Students are reporting differing opinions and experiences with the new centralized advising system.
The university finalized a Central Advising team over the summer, creating a temporary space for the team on the third floor of the library. Students were assigned an adviser based on their declared major and advising functions transitioned to the new system at the beginning of the semester.
Students received emails earlier this semester asking them to set up advising appointments to discuss registration for their spring classes.
Nuria Hall, associate director of advising, said she hopes advisers are able to be more involved with students, not just working on what classes students will take but also working on the whole student.
“We’re not just looking at getting you graduated, were looking at moving past that,” Hall said.
She said advisers hope to think through students’ resumes, internships, mental health and many other things in partnership with on-campus resources.
Reactions from students across campus has been mixed. Freshmen and sophomores seem to have the most positive responses.
“So far the advising center has been great,” said Elizabeth Coates, freshman English education major from Round Rock. “Everyone I have come in contact with was nice and helpful and didn’t laugh at my freshman confusion.”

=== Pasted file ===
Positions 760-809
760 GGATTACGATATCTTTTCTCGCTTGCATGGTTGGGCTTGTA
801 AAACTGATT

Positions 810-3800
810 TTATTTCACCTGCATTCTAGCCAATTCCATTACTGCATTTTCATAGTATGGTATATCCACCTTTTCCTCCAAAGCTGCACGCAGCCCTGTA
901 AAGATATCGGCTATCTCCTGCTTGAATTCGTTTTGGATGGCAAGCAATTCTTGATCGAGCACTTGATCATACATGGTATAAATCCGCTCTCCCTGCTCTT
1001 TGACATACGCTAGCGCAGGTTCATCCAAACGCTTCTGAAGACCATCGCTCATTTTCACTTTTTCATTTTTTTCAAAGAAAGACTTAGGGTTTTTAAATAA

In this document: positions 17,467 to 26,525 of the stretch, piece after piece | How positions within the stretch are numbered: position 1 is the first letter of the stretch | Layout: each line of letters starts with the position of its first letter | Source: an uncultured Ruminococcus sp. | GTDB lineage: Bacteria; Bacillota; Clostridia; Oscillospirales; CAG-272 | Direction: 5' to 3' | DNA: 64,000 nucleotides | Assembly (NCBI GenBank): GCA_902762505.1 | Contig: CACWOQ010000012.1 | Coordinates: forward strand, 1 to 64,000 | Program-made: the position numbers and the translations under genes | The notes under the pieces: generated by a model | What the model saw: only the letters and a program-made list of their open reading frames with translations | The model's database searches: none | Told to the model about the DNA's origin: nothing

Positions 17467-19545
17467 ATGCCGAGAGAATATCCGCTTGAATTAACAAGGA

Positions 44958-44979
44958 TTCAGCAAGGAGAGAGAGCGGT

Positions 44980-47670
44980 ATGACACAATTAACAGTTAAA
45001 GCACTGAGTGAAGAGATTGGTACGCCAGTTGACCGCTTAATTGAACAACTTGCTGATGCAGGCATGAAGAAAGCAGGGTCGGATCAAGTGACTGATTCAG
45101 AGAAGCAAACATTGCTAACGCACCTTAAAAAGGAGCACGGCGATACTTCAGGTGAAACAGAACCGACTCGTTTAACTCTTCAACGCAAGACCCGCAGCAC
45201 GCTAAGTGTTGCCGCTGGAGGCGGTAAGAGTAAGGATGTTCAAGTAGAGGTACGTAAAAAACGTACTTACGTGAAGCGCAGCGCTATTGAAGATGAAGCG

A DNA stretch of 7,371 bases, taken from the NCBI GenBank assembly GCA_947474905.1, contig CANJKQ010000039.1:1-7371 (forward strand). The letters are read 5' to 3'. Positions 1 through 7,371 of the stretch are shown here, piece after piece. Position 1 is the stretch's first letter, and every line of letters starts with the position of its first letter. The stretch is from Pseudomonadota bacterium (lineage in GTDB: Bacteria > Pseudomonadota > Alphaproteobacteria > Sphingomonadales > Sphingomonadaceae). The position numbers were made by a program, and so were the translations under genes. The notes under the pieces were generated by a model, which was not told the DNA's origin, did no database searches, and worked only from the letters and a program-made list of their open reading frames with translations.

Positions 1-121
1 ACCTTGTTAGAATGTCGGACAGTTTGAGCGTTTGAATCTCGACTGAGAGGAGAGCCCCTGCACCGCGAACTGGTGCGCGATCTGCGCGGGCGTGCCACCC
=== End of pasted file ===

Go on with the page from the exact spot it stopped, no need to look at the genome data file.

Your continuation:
Ruth Church, sophomore psychology major from Kansas City, Missouri, said her advisers were knowledgeable about the catalog and her degree plan.
“This experience was much smoother than it has been in the past because the advisers could focus only on advising,” she said.
While freshman and sophomores seem to be enjoying the system, upperclassmen are struggling to adjust to change.
“I am sure there are pros and cons to both systems, it was just inconvenient that it happened midway through my college years,” said Jacob Livingston, junior accounting and financial management major from Frisco.
Senior Jonathan Ward, advertising and public relations major from Plano, said his advising experience has remained relatively unchanged because he still has an in-house adviser.
“Based on what I’ve heard about the new system, it seems impersonal and takes away from one of the advantages of attending a small university,” he said.
As students react differently to the new advising system, Hall said she encourages students to make the time to come in and get to know their advisers.
“If students come and meet their advisers and get to know them, get to know them with an open mind,” she said. “Because sometimes change is difficult for everybody, good or bad. I think they’re really going to like the new center, what we can do for them and the simplicity of having everything in one place.”
The new Advising Center in the Campus Center is scheduled to open in the spring semester. For now, the advising center is housed on the third floor of the Brown Library.